First published in 1992, DO-178B/ED-12B is now being updated to DO-178C/ED-12C. This update is being carried out by a joint RTCA special committee and EUROCAE working group called SC-205/WG-71. This committee comprises roughly 150 active participants representing avionic software suppliers and certification authorities. This committee was formed in 2005 and aims to publish DO-178C/ED-12C in 2010.
The means by which text changes are approved for incorporation into DO-178C/ED-12C is as follows. An Issue Paper is developed presenting the proposed text change and the rationale for the change. The Issue Paper is then voted on in plenary (a meeting of all the committee members present). If the Issue Paper achieves consensus, it is accepted into the approved DO-178C/ED-12C text. If it is rejected, the Issue Paper is either reworked or abandoned. Consensus is currently defined as 97% approval.
One such Issue Paper was IP217, which was written by 12 people called (appropriately enough) the IP217 Tiger Team. IP217 addressed a number of related issues:
- What is a high-level requirement?
- What is a low-level requirement?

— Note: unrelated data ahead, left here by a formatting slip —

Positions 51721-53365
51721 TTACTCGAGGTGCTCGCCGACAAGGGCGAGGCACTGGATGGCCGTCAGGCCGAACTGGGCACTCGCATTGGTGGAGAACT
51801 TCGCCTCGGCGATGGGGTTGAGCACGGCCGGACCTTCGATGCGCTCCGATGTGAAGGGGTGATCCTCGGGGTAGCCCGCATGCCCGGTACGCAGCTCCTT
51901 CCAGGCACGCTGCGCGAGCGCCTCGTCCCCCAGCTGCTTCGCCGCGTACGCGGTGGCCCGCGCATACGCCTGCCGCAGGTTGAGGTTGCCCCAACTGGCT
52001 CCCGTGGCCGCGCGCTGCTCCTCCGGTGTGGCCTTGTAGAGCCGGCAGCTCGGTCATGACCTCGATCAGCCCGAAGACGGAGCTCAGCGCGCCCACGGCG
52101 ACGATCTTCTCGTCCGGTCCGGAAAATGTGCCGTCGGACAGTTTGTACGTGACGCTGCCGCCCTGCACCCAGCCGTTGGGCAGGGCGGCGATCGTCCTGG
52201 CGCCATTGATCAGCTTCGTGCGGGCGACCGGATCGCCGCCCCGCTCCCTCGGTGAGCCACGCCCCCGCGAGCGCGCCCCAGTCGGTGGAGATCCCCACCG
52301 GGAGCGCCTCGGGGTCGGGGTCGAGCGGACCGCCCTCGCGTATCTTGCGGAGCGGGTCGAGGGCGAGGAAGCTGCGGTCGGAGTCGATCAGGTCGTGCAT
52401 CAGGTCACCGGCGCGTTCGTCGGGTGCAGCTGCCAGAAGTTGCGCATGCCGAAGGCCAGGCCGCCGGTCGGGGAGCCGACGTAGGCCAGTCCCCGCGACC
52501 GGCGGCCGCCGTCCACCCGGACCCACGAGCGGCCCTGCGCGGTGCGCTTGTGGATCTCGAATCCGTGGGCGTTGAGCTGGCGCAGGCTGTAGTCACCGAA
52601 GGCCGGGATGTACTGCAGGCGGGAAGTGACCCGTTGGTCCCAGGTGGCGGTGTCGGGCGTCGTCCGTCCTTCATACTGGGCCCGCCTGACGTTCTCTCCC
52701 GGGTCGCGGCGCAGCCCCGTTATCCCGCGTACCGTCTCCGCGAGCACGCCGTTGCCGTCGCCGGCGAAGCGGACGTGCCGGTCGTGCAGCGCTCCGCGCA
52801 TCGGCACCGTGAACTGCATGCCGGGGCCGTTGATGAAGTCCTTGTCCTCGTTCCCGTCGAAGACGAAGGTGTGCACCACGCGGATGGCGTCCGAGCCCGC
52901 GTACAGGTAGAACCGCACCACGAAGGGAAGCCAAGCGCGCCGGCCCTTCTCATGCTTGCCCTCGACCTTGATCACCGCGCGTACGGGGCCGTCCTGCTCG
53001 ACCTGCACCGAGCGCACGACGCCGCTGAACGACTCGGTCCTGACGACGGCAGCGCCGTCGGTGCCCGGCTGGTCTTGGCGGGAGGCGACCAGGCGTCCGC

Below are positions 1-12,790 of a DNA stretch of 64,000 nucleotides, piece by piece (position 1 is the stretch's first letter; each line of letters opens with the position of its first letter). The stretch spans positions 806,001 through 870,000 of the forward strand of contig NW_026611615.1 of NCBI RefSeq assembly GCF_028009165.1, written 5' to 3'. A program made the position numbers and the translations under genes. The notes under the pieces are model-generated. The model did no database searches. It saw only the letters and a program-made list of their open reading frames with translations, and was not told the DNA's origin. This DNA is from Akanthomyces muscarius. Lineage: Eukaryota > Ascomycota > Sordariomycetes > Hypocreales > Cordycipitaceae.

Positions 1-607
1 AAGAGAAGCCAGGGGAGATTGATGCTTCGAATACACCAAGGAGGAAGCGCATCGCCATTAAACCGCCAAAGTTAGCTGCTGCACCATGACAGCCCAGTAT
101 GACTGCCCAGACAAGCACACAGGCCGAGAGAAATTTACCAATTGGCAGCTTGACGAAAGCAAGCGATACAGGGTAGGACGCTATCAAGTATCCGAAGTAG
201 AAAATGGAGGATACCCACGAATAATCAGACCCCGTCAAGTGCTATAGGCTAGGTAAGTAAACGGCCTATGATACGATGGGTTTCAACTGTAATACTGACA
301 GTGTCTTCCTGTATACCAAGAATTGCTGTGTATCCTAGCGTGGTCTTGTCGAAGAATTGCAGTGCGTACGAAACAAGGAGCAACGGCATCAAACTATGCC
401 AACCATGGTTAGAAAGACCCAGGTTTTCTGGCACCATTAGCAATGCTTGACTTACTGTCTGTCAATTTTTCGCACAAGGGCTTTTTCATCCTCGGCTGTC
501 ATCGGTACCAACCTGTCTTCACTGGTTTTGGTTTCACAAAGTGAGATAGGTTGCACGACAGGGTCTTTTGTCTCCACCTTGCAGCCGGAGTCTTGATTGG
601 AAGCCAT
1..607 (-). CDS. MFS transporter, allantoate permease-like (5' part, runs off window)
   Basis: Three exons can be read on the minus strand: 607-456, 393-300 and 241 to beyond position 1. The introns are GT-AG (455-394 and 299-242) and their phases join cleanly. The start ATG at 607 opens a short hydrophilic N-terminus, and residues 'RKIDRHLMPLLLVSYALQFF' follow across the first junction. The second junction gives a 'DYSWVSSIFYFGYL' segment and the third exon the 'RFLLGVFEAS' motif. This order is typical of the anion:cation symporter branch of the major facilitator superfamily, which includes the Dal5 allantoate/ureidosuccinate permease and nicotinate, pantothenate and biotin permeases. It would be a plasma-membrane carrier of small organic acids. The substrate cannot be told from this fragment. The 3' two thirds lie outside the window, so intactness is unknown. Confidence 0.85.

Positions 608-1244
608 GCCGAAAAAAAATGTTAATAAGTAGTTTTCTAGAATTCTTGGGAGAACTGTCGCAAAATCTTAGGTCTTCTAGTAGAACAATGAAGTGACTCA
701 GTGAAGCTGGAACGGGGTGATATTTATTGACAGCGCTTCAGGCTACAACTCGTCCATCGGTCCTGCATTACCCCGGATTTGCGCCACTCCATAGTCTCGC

- What is the relationship between the software architecture and the low-level requirements?
- When, if ever, is it permissible to merge the high-level and low-level requirements?
- Can there be intermediate levels of requirements?
- What is a derived requirement?
- Which requirements need to be provided to the system safety assessment process?
- What is the intent of Modified Condition/Decision Coverage (MC/DC)?
- What is the exact definition of MC/DC when applied to source code?
- What is the relationship between MC/DC coverage of source code and MC/DC coverage of object code?
- How is MC/DC affected by the use of model-based approaches?
Members of the committee that originally wrote DO-178B/ED-12B explained that the original concept of multiple levels of requirements and design had been simplified in the final text because it was felt, back in 1992, that the airborne software engineering community was not mature enough to handle more than two levels of requirements. In hindsight, some of those members believed the simplification had been a mistake, and had caused more confusion than it had avoided.
IP217 defined a generalized, rigorous model of requirements and design that could be applied to all levels of system and software design.
IP217 was finally rejected at the Phoenix plenary in November 2008. Many committee members were of the opinion there was insufficient time remaining to develop the concepts to sufficient maturity to incorporate in the text of DO-178C/ED-12C, but encouraged further development of the IP217 concepts. This project aims to develop those concepts as part of the Open-DO initiative.